|Burial site of Ramesses V & Ramesses VI|
|Location||East Valley of the Kings|
|Discovered||Open in antiquity|
|Excavated by||James Burton|
Tomb KV9 in Egypt's Valley of the Kings was originally constructed by Pharaoh Ramesses V. He was interred here, but his uncle, Ramesses VI, later reused the tomb as his own. The layout is typical of the 20th Dynasty – the Ramesside period – and is much simpler than that of Ramesses III's tomb (KV11). The workmen accidentally broke into KV12 as they dug one of the corridors. In 2020, the Egyptian Tourism Authority released a full 3D model of the tomb with detailed photography, available online.
The tomb has some of the most diverse decoration in the Valley of the Kings. Its layout consists of a long corridor, divided by pilasters into several sections, leading to a pillared hall, from which a second long corridor descends to the burial chamber. The digging of the burial chamber was not fully completed; its back wall has two pillars which are still connected to the wall behind them instead of standing separate.
The entrance is decorated with a disk containing a scarab and an image of the ram-headed Ra between Isis and Nephthys who are kneeling. The jambs and thicknesses, mentions the name of Ramesses VI. The jambs are usurped from Ramesses V.
On both sides are images of Ramesses VI before Ra-Horakhty and Osiris. The scenes originally depicted Ramesses V but were usurped. On the south wall of the corridor are scenes from the Book of Gates, while the north wall is decorated with scenes from the Book of Caverns. The ceilings are decorated with astronomical figures and constellations in the first few divisions of the corridor, while in the last two divisions, and continuing into the first hall, is a double presentation of both the Book of the Day and the Book of the Night, framed by an elongated image of the goddess Nut.
A part of the Book of Gates (ninth division) on the left wall of the corridor
The corridor ends in a pillared hall. On the left (south) wall the Book of Gates is continued. The decorations show divisions 10 and 11 including Nun holding up the bark of Ra with Nut above the scene. On the right side of the hall (the north) the Book of Caverns scenes continue. Above the entrance to the next corridor the king is shown censing and libating before Osiris. Ramesses VI is shown in a variety of scenes before gods and goddesses such as Meretseger, Khonsu, Ptah and Ptah-Sokar-Osiris. As previously mentioned, the ceiling of the hall is decorated with the remainder of the Book of the Day and the Night, framed by an elongated image of the goddess Nut. The ramp descending to the next corridor is flanked on either side by two images of winged cobras with crowns, representing the goddesses of Upper and Lower Egypt.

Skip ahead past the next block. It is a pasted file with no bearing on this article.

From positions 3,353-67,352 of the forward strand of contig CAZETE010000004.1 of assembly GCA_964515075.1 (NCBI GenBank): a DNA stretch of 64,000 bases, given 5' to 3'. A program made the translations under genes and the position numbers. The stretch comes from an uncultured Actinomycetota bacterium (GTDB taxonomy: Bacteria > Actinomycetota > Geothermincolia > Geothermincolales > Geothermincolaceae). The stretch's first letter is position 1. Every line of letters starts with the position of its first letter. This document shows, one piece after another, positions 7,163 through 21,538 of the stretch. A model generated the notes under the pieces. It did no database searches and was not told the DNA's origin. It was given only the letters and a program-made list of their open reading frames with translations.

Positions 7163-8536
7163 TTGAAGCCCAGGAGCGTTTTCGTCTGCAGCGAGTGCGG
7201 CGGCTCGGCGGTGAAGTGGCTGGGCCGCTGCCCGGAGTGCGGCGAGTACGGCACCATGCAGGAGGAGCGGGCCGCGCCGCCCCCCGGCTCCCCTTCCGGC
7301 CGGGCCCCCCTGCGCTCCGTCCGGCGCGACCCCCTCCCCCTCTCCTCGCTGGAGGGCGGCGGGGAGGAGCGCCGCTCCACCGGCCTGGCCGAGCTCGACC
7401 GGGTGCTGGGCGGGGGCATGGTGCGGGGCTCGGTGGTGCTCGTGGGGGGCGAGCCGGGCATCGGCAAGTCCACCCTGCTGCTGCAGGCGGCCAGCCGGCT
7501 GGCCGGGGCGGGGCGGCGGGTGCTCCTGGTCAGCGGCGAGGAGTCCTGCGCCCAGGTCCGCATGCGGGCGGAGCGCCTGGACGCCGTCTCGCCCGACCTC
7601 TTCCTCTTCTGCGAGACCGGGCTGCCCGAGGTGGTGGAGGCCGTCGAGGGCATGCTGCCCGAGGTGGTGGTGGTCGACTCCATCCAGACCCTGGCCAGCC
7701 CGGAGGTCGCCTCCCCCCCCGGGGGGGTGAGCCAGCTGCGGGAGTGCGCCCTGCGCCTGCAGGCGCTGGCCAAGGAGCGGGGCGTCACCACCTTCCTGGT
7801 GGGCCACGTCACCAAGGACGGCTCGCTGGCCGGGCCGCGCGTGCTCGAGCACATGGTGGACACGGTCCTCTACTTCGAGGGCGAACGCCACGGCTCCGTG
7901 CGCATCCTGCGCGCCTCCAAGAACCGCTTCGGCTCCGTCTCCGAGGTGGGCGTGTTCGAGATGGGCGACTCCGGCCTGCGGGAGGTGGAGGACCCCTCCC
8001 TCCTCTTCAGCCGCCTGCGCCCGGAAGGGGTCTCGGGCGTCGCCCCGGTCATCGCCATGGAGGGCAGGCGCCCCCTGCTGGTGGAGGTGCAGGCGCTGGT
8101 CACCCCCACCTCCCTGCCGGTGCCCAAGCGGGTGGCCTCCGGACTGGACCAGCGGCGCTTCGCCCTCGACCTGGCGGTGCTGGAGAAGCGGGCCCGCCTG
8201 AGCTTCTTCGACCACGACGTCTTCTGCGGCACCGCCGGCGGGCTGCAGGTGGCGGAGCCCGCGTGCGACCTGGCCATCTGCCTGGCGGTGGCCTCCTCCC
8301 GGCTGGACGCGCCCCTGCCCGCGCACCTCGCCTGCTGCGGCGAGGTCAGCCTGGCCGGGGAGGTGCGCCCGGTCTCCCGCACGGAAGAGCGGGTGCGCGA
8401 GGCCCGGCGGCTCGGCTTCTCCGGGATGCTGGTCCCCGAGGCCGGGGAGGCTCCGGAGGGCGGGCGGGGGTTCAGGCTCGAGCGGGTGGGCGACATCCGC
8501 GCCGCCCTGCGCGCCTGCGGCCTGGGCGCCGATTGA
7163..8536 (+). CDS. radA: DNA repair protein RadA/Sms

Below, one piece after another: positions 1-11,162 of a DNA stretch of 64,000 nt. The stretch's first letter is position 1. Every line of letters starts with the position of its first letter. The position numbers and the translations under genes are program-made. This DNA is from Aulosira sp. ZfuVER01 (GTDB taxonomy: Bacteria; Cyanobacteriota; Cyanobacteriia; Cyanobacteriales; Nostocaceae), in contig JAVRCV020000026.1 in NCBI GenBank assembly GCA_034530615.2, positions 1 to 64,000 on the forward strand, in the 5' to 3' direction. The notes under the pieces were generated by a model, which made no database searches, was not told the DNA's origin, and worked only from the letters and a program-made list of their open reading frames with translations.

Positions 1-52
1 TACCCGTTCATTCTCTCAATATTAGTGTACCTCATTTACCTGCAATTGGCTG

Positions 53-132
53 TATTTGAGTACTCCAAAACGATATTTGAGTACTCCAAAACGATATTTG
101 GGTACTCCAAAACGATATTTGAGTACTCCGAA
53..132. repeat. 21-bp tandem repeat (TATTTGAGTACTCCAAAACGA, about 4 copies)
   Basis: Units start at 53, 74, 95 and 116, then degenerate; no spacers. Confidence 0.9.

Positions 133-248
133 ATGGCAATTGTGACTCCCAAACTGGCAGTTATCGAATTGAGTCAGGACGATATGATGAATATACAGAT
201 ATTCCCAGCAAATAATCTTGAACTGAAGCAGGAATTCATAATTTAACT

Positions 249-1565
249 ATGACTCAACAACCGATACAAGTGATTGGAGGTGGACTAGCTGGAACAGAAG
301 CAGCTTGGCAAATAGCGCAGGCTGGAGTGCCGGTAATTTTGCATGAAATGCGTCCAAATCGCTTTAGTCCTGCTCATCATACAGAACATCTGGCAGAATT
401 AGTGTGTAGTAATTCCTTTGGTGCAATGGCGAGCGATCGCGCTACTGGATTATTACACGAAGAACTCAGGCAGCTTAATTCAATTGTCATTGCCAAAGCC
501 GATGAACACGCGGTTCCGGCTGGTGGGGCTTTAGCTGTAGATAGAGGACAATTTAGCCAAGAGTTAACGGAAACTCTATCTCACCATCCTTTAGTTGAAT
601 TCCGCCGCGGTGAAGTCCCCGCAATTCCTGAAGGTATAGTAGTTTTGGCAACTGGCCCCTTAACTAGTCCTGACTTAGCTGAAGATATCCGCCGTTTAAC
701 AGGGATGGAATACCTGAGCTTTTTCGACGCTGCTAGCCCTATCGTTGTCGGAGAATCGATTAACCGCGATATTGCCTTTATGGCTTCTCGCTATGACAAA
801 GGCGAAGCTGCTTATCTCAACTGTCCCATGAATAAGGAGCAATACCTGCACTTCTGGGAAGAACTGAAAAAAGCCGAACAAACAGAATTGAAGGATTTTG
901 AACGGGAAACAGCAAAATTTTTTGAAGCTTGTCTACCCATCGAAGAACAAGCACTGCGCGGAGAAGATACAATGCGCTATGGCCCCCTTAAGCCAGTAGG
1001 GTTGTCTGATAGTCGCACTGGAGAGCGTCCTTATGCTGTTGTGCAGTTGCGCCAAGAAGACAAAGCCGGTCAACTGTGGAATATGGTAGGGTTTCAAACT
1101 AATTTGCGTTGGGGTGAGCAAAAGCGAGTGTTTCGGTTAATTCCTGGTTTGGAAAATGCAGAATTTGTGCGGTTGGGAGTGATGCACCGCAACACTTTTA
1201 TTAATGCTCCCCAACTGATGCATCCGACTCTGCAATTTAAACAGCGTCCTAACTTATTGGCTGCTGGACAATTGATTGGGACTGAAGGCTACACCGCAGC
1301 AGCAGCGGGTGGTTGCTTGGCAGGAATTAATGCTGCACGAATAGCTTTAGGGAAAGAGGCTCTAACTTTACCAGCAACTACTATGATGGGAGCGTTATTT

Elongated image of the goddess Nut framing the Book of the Day and the Night, on the ceiling of the pillared hall
In the descent to the second corridor the decorations show scenes from the Book of the Amduat. The ceiling depicts the barks of Ra and the Books of the Day and Night. Ramesses VI is shown before Hekau, and Maat.
Antechamber and burial chamber
The antechamber at the end of the corridor, preceding the burial chamber, contains scenes from the Book of the Dead. The walls of the burial chamber are decorated with the Book of the Earth (or Book of Aker). These include images of a solar boat with the double-headed god Aker, images of Osiris and various gods, the destruction of enemies, and representations of the sun's rays resurrecting various figures. The vaulted ceiling of the chamber is decorated, once again, with the Book of the Day and the Book of the Night, framed by a double elongated image of Nut.
South wall of the burial chamber, with part of the Book of the Earth (Book of Aker)
In the Graeco-Roman period, the tomb was identified as that of Memnon, the mythological king of the Ethiopians who fought in the Trojan War. As a result, it was frequently visited; 995 graffiti left by visitors have been found on the temple walls, ranging from the 1st century BC to the 4th century AD. They were left by pilgrims, mostly Greeks, who in the Ptolemaic and Roman periods traveled to the site from different parts of Egypt and the Mediterranean. The inscriptions were written in black or, less frequently, red ink, mainly in Greek but also in Latin, Demotic, and Coptic. They appear in different parts of the tomb, usually on the upper parts of the walls, which corresponds to the higher floor level (the corridors were partly filled in at that time).
The graffiti have been studied since 1996 by the Epigraphical Mission from the Polish Centre of Mediterranean Archaeology University of Warsaw in cooperation with the Egyptian Ministry of Antiquities. Visitors' names form the majority of the graffiti, but there are also longer texts which provide more information about their authors, including their occupation. They tell us that philosophers, doctors, and high-ranking officials were among the pilgrims. Some of the texts are of a religious character (proskynema). One graffito attests that visitors had to explore the dark tunnels and painted images by torchlight, making a pun on the visitor's name, Dadouchios (Greek: Δᾳδούχιος) and the Greek: δᾳδοῦχος, translit. daidoukhos, lit. "torch":: 257
Δᾳδούχιος σχολαστικὸς ἰατ(ρὸς) ἦλθον κ(αὶ) ἐθαύμασα καὶ ἄεπος ἦλθα δᾳδοῦχος
I, Dadouchios, scholastikos (and) physician came and admired in silence bearing a torch
The latest identifiable person to have visited the tomb and left a graffito may have been Amr ibn al-As, the Muslim conqueror of Roman Egypt during the Arab–Byzantine wars, if he is the person named as "Ambros" (Greek: Ἄμρος) in one of them.: 262
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